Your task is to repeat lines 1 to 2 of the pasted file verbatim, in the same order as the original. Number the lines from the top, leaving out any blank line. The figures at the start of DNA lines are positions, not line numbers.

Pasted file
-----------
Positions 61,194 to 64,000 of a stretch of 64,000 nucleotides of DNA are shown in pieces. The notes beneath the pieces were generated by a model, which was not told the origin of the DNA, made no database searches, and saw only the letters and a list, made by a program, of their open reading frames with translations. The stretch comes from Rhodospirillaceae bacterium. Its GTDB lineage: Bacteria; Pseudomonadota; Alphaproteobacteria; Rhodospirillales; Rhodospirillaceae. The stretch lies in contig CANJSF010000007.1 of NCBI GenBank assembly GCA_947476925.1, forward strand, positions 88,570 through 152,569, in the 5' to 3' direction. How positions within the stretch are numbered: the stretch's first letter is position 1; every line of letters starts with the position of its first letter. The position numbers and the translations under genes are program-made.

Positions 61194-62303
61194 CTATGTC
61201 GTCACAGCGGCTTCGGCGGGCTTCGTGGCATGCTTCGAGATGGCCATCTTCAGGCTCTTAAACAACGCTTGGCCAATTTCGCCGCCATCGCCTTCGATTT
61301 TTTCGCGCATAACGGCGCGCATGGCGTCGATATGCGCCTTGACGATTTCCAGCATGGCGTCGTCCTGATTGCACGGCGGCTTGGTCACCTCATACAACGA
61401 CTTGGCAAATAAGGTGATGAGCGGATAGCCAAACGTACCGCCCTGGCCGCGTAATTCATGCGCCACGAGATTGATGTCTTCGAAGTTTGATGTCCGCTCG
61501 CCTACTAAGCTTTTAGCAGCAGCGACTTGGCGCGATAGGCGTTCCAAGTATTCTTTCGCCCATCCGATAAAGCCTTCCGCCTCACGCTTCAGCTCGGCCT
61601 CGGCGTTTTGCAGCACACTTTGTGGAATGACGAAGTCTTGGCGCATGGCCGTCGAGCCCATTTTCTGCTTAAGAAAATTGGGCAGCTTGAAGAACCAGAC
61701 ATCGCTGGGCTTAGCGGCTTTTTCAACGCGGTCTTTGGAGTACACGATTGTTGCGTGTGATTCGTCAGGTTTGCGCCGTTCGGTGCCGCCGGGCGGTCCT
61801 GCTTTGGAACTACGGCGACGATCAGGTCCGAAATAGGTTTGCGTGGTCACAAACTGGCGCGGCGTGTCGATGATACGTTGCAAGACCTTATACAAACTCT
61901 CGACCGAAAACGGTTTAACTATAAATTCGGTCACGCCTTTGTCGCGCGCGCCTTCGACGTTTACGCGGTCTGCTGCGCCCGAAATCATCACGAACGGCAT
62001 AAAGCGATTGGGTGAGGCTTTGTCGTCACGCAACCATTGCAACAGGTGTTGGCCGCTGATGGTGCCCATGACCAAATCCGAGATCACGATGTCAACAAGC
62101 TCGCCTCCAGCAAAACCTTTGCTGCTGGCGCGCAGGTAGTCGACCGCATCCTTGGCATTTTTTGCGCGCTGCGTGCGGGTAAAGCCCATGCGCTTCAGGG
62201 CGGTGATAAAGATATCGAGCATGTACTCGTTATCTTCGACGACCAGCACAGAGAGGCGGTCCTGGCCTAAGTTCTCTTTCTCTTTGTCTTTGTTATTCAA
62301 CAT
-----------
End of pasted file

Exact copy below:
Positions 61,194 to 64,000 of a stretch of 64,000 nucleotides of DNA are shown in pieces. The notes beneath the pieces were generated by a model, which was not told the origin of the DNA, made no database searches, and saw only the letters and a list, made by a program, of their open reading frames with translations. The stretch comes from Rhodospirillaceae bacterium. Its GTDB lineage: Bacteria; Pseudomonadota; Alphaproteobacteria; Rhodospirillales; Rhodospirillaceae. The stretch lies in contig CANJSF010000007.1 of NCBI GenBank assembly GCA_947476925.1, forward strand, positions 88,570 through 152,569, in the 5' to 3' direction. How positions within the stretch are numbered: the stretch's first letter is position 1; every line of letters starts with the position of its first letter. The position numbers and the translations under genes are program-made.

Positions 61194-62303